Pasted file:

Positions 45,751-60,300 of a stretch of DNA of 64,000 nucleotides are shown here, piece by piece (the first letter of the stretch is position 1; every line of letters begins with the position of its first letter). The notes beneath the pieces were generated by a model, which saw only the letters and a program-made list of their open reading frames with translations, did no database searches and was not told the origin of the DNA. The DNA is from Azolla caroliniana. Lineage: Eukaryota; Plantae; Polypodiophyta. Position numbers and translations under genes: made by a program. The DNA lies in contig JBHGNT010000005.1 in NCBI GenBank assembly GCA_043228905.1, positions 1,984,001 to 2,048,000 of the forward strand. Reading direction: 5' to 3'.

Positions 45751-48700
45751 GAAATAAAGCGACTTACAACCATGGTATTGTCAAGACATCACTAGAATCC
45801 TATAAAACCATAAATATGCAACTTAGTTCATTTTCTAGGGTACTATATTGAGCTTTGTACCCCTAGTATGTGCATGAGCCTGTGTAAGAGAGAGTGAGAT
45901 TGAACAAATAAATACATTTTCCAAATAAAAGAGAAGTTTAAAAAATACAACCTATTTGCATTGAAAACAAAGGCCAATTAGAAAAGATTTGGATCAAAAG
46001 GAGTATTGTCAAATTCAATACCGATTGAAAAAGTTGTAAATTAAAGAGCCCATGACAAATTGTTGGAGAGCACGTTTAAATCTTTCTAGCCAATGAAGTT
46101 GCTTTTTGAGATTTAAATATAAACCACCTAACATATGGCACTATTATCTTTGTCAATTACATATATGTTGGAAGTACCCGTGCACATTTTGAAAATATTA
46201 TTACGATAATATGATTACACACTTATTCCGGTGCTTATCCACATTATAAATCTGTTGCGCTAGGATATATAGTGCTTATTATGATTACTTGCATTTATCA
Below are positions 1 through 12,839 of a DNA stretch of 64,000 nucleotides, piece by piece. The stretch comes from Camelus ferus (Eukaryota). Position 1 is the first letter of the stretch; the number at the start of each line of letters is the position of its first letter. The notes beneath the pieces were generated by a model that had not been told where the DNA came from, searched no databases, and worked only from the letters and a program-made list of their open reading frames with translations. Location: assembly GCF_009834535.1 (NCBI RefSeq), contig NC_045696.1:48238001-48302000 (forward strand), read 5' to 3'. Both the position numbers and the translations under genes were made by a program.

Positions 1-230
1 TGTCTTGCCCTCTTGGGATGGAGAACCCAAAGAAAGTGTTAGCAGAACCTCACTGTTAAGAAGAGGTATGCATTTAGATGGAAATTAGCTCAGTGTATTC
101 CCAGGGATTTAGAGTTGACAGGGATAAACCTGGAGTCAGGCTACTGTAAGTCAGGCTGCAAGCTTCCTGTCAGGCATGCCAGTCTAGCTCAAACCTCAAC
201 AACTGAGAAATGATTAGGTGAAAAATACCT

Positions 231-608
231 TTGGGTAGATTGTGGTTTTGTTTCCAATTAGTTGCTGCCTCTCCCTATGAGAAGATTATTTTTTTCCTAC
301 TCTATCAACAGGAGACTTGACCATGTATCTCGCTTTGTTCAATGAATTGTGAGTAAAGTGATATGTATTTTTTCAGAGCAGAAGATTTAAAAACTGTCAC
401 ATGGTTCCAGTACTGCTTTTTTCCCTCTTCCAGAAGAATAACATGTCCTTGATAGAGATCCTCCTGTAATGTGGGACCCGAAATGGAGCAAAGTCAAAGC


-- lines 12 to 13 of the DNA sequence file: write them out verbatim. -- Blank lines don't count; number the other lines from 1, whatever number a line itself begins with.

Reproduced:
101 CCAGGGATTTAGAGTTGACAGGGATAAACCTGGAGTCAGGCTACTGTAAGTCAGGCTGCAAGCTTCCTGTCAGGCATGCCAGTCTAGCTCAAACCTCAAC
201 AACTGAGAAATGATTAGGTGAAAAATACCT